Include size of article in Summary
Open, NormalPublic

Description

New efforts in Reading have been focused on providing better settings and information for users to control their data usage. Meaning both bandwidth when downloading and storage when saving for offline.

To support this effort, there must be a way to let users know how large a download will be. This is primarily important when downloading a "set" of articles. As in the upcoming Reading List Service.

In order to support this, can we:

  1. Calculate the size of an article?
  2. Calculate the download size (gzipped)?
  3. Calculate the size of images (if we know what size the platforms download)?
  4. Can this information be updated when summaries are updated (when a new revision occurs)?
Restricted Application added a subscriber: Aklapper. · View Herald TranscriptMay 2 2017, 12:51 AM
Pchelolo added a subscriber: Pchelolo.

To support this effort, there must be a way to let users know how large a download will be. This is primarily important when downloading a "set" of articles. As in the upcoming Reading List Service.

Is the primary goal to download a single article or a set of articles? In case it's a single article from the apps, we can include the info in the MCS lead section?

Calculate the size of an article?

We can't really take it from the MediaWiki API, because what's actually gonna be downloaded is the mobile-sections content, right? What we could do though is to make the summary update after the MCS content, and fetch themobile-sections on update and just see how big they are. Alternatively Mobile-Content-Service could add a special field with the size to the mobile-sections-lead content, then we'd need to just fetch the lead on update and take the value from the field.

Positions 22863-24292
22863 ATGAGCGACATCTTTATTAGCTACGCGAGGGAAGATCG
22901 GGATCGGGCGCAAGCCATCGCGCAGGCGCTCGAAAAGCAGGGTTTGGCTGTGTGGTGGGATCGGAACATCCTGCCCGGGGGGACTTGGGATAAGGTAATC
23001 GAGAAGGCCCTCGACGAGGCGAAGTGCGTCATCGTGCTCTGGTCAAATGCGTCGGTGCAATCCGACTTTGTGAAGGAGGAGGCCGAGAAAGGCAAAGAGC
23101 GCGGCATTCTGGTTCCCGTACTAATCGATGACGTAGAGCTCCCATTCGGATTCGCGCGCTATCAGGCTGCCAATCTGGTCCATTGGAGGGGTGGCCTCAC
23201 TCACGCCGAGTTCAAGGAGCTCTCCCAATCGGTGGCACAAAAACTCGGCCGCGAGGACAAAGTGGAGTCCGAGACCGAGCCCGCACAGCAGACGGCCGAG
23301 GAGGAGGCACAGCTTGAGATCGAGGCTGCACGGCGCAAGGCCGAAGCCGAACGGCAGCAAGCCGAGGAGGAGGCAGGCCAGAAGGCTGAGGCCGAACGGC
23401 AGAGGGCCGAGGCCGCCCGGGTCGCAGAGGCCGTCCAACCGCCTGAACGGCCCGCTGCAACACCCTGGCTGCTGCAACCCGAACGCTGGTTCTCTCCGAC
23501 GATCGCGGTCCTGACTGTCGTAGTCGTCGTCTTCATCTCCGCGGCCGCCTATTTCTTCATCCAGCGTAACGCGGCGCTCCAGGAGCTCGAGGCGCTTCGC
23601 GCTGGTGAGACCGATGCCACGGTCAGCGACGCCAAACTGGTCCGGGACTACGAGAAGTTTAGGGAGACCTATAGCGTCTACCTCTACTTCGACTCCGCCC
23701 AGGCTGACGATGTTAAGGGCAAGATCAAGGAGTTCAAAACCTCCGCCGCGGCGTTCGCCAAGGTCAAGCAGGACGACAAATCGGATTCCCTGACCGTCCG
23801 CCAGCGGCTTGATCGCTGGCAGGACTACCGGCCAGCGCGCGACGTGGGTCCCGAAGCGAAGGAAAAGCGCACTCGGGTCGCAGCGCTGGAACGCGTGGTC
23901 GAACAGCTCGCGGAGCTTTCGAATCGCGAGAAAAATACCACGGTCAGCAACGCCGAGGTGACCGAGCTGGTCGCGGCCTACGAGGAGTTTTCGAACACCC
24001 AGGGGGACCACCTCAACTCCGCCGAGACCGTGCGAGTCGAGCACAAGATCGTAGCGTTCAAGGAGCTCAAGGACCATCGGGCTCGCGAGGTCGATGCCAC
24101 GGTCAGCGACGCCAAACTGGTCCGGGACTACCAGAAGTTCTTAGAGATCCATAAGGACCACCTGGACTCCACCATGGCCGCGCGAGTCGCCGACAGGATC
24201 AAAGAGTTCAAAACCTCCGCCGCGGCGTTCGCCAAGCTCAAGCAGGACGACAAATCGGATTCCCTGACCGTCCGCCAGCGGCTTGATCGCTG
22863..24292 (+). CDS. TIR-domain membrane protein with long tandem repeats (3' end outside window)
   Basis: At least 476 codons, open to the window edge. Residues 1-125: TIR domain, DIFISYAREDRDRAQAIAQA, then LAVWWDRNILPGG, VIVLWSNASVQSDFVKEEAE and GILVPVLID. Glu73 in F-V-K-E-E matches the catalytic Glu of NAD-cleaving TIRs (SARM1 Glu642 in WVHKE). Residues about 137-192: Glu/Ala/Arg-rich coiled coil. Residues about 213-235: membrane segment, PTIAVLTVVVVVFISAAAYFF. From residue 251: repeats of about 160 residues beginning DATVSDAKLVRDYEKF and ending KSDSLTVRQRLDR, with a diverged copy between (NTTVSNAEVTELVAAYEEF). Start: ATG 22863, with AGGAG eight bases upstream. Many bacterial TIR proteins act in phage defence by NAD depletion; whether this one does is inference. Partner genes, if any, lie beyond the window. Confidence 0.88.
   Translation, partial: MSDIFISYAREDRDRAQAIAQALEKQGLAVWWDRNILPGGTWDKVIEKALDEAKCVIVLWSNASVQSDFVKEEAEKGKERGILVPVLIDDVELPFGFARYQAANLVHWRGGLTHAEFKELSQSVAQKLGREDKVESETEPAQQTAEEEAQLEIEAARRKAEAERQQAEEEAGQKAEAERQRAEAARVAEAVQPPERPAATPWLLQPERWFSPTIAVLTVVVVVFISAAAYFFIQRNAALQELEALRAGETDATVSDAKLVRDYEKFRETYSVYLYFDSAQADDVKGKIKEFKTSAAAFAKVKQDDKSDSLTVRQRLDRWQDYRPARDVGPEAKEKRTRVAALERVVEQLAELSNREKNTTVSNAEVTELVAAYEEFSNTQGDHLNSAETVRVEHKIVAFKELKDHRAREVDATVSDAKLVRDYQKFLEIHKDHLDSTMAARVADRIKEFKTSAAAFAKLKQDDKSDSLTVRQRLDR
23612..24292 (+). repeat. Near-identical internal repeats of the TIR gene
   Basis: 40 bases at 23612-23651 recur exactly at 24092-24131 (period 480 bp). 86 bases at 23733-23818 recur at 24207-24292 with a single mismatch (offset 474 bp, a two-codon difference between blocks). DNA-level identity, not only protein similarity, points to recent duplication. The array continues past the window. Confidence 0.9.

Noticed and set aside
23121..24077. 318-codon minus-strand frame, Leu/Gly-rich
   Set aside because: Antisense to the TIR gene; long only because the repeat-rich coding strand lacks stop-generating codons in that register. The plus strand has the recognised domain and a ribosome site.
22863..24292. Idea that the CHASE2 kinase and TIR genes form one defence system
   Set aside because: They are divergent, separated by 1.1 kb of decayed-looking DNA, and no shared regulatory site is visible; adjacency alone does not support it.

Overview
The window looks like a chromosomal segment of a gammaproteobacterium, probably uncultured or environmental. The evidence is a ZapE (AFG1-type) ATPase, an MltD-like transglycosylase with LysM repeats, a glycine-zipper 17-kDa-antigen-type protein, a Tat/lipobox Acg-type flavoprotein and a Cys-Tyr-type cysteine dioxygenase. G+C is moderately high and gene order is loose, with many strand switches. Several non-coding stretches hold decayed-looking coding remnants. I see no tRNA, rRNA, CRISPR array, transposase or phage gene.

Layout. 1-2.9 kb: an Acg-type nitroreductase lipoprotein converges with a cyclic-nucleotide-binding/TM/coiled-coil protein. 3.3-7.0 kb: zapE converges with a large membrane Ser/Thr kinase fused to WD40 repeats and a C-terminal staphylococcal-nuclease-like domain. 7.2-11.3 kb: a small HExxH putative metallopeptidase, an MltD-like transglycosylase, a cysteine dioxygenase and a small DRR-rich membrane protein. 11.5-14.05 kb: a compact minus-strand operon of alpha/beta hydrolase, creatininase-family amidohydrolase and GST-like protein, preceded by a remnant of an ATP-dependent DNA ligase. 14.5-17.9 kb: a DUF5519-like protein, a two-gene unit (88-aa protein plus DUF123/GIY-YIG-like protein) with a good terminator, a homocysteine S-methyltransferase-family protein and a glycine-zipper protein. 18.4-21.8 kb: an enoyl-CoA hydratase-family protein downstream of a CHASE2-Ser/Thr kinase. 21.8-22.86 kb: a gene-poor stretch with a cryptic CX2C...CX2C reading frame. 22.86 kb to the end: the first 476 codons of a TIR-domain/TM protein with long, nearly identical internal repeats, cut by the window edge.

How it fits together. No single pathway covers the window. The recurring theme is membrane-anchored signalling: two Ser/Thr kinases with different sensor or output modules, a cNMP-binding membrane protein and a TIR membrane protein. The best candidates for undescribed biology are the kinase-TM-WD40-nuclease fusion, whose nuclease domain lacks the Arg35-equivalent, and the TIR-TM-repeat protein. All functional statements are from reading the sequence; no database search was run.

Calculate the download size (gzipped)?

Again, MCS could gzip the content and take the size, but that seems like a waste of CPU cycles. What we could do is to gzip a ton of wikipedia articles and take the average compression ratio, and then apply it on the client. It wouldn't be 100% accurate, but the client probably doesn't care about byte-to-byte accuracy here?

Calculate the size of images (if we know what size the platforms download)?

That's even more complex. With introduction of the thumbnail API the server wouldn't really know which size of pictures the client will download. Also, we shouldn't consult the MediaWiki API to find out which images are on the page, because MCS might decide to strip out some sections with images. Maybe we could make MCS count the images on the page and include that on the lead section and we will transfer that count to the summary? Client can then approximate how much data bandwidth it will need to download that number of images in the resolution it uses?

Can this information be updated when summaries are updated (when a new revision occurs)?

Yes why not?

With the above ideas the client would be able to estimate the downloadable size of the article. Not sure how accurate the estimate would be, but I'm also not sure whether we need 100% accuracy or +- ~1 Mb could be fine?

Another question is whether this data belongs in the general summary? The size of the mobile-sections and the number of pictures seems like a very use-case specific set of properties not useful for the general public. Perhaps we could store this data with the summaries, and then strip it for the general public, but include it only when doing content-hydration for the reading list response? (if we are doing the content-hydration for the reading list response at all, that's not clear to me yet)

Also, right now we don't store and purge the summary if it's content wasn't changed and it works really well - only ~20% of rerenders result in a purge increasing the cache hit ratio a great deal. If we include the size of the article this optimization will be lost since the size is likely to change on every edit. Can be avoided by including only the approximate size with, for example, 1 kilobyte resolution.

So, overall it seems doable, but I wanna understand the use-case better before deciding on the right path for it. Seems a bit controversial.

Alright, I think we need to hold our horses a bit, people. There have been a number of tickets lately about adding information and/or functionality to the summary end point, which, quite frankly, I believe don't belong there at all. Instead of adding things to summary, I think we should list/assess what information will Reading need in the short- to mid-term and find the appropriate ways to provide/expose/surface the needed information.